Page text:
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Overwhelmed by the pressures to be domestically efficient, professionally astute, and physically attractive, Rebekah Lyons found herself blindsided by crippling depression and anxiety. It wasn’t until she fully surrendered herself to God’s calling that she experienced freedom from these debilitating disorders. In Freefall to Fly, she invites all women to take that first step toward freedom. For it is only when we free-fall that we can truly fly.
Number of Pages: 200
Vendor: Tyndale House
Publication Date: 2013
|Dimensions: 8.25 X 5.50 (inches)|
When a Woman Overcomes Life's Hurts: Discover the Healing and Wholeness God Has for YouCindi McMenaminHarvest House Publishers / 2012 / Trade Paperback$9.99 Retail:5 Stars Out Of 5 5 Reviews Video
$12.99Save 23% ($3.00)
Freefall to Fly: A Breathtaking Journey Toward a Life of Meaning - eBookRebekah LyonsTyndale House / 2013 / ePub$9.99 Retail:4 Stars Out Of 5 12 Reviews
$19.99Save 50% ($10.00)
In this vulnerable memoir of transformation, Rebekah Lyons shares her journey from Atlanta, Georgia, to the heart of Manhattan, where she found herself blindsided by crippling depression and anxiety. Overwhelmed by the pressure to be domestically efficient, professionally astute, and physically attractive, Rebekah finally realized that freedom can come only by facing our greatest fears and fully surrendering to Gods call on our lives. This book is an invitation for all women to take that first step toward freedom. For it is only when we free-fall that we can truly fly.
Jensaa3 Stars Out Of 5OkayFebruary 5, 2016JensaaQuality: 3Value: 3Meets Expectations: 3I have struggled with depression/ anxiety and honestly this book was more of a trigger than an encouragement.
Virginiaupstate NYAge: 35-44Gender: female3 Stars Out Of 5OkayAugust 29, 2013Virginiaupstate NYAge: 35-44Gender: femaleQuality: 5Value: 5Meets Expectations: 3This is the story of Rebekah Lyons, who moves from Atlanta to New York City, and struggles with her new location. Through various circumstances and new friends, she overcomes her anxiety and finds her way. I thought the book was an okay read but I had a hard time staying interested in the story.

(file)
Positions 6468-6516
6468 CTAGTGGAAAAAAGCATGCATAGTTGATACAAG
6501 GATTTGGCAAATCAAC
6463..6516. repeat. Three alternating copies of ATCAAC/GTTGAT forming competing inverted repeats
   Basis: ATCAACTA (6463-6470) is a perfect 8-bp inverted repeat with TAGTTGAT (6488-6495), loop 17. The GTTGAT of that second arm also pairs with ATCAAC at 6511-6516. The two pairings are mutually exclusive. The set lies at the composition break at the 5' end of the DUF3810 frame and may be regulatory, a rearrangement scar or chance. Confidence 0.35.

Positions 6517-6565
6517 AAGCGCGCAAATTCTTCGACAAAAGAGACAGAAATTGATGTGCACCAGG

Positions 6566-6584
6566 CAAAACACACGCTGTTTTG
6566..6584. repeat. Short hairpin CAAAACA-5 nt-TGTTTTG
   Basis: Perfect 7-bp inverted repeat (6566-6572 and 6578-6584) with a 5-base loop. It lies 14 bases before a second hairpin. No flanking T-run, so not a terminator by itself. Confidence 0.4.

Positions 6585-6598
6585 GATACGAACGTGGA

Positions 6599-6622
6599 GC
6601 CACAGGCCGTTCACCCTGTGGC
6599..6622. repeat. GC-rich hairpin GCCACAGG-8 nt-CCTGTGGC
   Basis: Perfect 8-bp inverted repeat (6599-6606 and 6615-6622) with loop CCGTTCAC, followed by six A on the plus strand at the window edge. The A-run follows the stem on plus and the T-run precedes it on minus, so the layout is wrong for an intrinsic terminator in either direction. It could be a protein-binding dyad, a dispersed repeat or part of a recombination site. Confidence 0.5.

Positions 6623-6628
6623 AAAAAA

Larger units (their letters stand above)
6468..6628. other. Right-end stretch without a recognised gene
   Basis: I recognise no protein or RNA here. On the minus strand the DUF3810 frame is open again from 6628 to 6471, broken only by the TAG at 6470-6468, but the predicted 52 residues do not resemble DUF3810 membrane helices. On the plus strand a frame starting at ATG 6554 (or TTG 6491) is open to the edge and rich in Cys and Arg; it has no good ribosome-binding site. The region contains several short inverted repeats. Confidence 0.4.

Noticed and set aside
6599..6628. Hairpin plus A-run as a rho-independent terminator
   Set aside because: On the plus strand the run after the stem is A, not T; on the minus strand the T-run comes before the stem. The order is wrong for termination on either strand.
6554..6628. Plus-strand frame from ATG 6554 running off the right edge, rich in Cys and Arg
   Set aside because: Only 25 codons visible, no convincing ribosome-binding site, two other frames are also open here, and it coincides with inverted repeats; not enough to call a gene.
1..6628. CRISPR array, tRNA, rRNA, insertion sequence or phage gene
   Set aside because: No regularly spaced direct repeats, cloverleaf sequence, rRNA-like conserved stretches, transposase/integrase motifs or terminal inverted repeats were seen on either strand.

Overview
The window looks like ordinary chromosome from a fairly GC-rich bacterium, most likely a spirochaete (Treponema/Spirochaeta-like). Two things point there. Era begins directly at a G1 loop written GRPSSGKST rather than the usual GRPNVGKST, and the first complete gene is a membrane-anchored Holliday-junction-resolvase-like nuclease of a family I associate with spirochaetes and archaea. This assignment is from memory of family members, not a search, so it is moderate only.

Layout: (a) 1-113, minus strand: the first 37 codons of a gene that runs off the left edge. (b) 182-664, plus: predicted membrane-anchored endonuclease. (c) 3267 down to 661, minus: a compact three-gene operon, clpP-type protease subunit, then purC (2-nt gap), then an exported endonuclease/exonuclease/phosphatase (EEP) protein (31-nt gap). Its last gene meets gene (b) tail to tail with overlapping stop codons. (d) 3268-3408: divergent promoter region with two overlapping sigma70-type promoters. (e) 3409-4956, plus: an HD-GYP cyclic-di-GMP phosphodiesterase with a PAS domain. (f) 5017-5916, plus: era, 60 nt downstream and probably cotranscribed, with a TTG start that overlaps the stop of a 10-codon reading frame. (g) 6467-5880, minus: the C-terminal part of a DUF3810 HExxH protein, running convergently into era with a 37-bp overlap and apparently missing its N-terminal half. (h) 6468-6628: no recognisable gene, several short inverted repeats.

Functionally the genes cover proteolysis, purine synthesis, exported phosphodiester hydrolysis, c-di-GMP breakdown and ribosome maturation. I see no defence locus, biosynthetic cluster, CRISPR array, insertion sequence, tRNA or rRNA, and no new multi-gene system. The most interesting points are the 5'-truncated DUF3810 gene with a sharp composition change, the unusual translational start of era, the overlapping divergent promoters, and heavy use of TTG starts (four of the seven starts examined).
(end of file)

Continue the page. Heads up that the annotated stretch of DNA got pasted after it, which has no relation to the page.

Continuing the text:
hannah97Cottonwood, CAAge: Under 18Gender: female4 Stars Out Of 5A Good Book.August 5, 2013hannah97Cottonwood, CAAge: Under 18Gender: femaleQuality: 4Value: 4Meets Expectations: 4Freefall to Fly was a gratifying book by Rebekah Lyons. I enjoyed reading it and am glad it was in my summer reading pile.
Pilar ArsenecNew JerseyAge: 45-54Gender: female4 Stars Out Of 5Candid MemoirMay 12, 2013Pilar ArsenecNew JerseyAge: 45-54Gender: femaleQuality: 4Value: 4Meets Expectations: 4I believe Rebekah Lyon's memoir was candid, authentic and truthful. She didn't hide, she exposed a lot of herself and her experiences, which I appreciated. I also find her to be a talented writer, so on that front, I enjoyed reading her memoir.
If there was one word I could use to describe her book, it would be surrender.
"Freefall to Fly" was about Rebekah Lyons journey to find God and herself. In the midst of it, God delivered her from severe and debilitating anxiety attacks.
I found this aspect of her story to be encouraging, but I do not believe this is common. Most people do not get delivered from anxiety because they cry out to God in desperation. This was the authors experience, which I respect, however, there are many who have to be on medication and that is no indication God loves them any less because they weren't delivered.